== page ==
No preview · Article · Mar 2016 · Journal of Assisted Reproduction and Genetics
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  • [Show abstract] [Hide abstract] ABSTRACT: To evaluate the evidence on the efficacy of psychosocial interventions for improving pregnancy rates and reducing distress for couples in treatment with assisted reproductive technology (ART). Systematic review and meta-analysis. PsycINFO, PubMed, EMBASE, CINAHL, Web of Science and The Cochrane Library between 1978 and April 2014. Studies were considered eligible if they evaluated the effect of any psychosocial intervention on clinical pregnancy and/or distress in infertile participants, used a quantitative approach and were published in English. Study characteristics and results were extracted and the methodological quality was assessed. Effect sizes (ES; Hedges g) were pooled using a random effects model. Heterogeneity was assessed using the Q statistic and I(2), and publication bias was evaluated using Egger's method. Possible moderators and mediators were explored with meta-analyses of variances (ANOVAs) and meta-regression. We identified 39 eligible studies (total N=2746 men and women) assessing the effects of psychological treatment on pregnancy rates and/or adverse psychological outcomes, including depressive symptoms, anxiety, infertility stress and marital function. Statistically significant and robust overall effects of psychosocial intervention were found for both clinical pregnancy (risk ratio=2.01; CI 1.48 to 2.73; p<0.001) and combined psychological outcomes (Hedges g=0.59; CI 0.38 to 0.80; p=0.001). The pooled ES for psychological outcomes were generally larger for women (g: 0.51 to 0.73) than men (0.13 to 0.34), but the difference only reached statistical significance for depressive symptoms (p=0.004). Meta-regression indicated that larger reductions in anxiety were associated with greater improvement in pregnancy rates (Slope 0.19; p=0.004). No clear-cut differences were found between effects of cognitive-behavioural therapy (CBT; g=0.84), mind-body interventions (0.61) and other intervention types (0.50). The present meta-analysis suggests that psychosocial interventions for couples in treatment for infertility, in particular CBT, could be efficacious, both in reducing psychological distress and in improving clinical pregnancy rates. Published by the BMJ Publishing Group Limited. For permission to use (where not already granted under a licence) please go to http://group.bmj.com/group/rights-licensing/permissions.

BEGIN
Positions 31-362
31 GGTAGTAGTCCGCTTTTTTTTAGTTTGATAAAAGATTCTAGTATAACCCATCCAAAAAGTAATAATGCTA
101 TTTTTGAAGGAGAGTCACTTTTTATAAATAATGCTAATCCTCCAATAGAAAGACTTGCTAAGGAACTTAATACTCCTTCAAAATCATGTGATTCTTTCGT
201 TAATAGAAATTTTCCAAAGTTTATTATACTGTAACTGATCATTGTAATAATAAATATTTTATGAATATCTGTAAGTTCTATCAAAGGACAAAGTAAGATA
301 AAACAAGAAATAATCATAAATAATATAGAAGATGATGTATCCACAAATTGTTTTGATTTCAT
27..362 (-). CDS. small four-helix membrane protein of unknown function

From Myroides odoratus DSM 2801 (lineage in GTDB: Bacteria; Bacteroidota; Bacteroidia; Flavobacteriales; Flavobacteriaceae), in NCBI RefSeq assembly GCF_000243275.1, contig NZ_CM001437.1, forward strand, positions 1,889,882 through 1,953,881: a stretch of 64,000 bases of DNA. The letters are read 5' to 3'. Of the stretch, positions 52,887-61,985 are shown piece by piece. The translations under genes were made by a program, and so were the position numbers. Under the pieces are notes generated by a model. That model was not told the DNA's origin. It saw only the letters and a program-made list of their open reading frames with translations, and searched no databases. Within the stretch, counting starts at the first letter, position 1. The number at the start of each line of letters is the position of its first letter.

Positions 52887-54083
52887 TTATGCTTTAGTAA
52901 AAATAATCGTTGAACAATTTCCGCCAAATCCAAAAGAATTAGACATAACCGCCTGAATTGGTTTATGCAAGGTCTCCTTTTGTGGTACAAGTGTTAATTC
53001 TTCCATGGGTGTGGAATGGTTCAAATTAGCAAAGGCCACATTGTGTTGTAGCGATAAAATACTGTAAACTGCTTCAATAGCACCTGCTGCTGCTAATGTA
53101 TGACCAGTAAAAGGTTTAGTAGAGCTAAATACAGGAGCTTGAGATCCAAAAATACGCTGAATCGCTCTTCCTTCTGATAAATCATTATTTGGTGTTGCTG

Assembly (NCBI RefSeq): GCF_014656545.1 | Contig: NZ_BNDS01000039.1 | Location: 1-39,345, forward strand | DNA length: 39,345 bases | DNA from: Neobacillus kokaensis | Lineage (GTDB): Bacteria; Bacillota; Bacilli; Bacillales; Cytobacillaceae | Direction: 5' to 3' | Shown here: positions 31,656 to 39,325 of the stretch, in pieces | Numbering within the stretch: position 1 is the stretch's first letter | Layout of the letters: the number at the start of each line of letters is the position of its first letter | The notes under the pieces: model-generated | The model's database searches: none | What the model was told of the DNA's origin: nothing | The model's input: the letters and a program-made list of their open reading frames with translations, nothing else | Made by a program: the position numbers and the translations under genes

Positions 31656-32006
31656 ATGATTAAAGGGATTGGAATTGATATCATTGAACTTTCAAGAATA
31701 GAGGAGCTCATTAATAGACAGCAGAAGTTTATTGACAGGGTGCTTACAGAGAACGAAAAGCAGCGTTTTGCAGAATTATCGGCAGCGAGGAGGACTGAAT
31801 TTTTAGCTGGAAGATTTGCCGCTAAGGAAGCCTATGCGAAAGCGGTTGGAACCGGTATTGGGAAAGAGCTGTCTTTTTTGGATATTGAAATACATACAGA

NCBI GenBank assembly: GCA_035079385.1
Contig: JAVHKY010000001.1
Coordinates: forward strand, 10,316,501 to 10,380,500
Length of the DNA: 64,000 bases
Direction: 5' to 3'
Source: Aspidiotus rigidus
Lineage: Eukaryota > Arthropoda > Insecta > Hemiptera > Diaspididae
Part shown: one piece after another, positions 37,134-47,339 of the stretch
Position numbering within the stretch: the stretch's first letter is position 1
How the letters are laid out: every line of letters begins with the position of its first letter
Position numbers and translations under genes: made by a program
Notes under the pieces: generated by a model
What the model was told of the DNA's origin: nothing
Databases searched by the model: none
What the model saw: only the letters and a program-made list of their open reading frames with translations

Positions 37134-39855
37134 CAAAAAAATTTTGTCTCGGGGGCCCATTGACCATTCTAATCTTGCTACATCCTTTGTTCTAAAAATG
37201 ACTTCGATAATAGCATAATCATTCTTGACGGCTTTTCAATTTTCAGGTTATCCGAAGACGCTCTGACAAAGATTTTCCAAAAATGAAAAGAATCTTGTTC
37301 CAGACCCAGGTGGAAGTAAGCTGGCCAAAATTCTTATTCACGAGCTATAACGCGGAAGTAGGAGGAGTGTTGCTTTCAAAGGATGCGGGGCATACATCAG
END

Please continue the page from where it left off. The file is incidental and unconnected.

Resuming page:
Full-text · Article · Jan 2015 · BMJ Open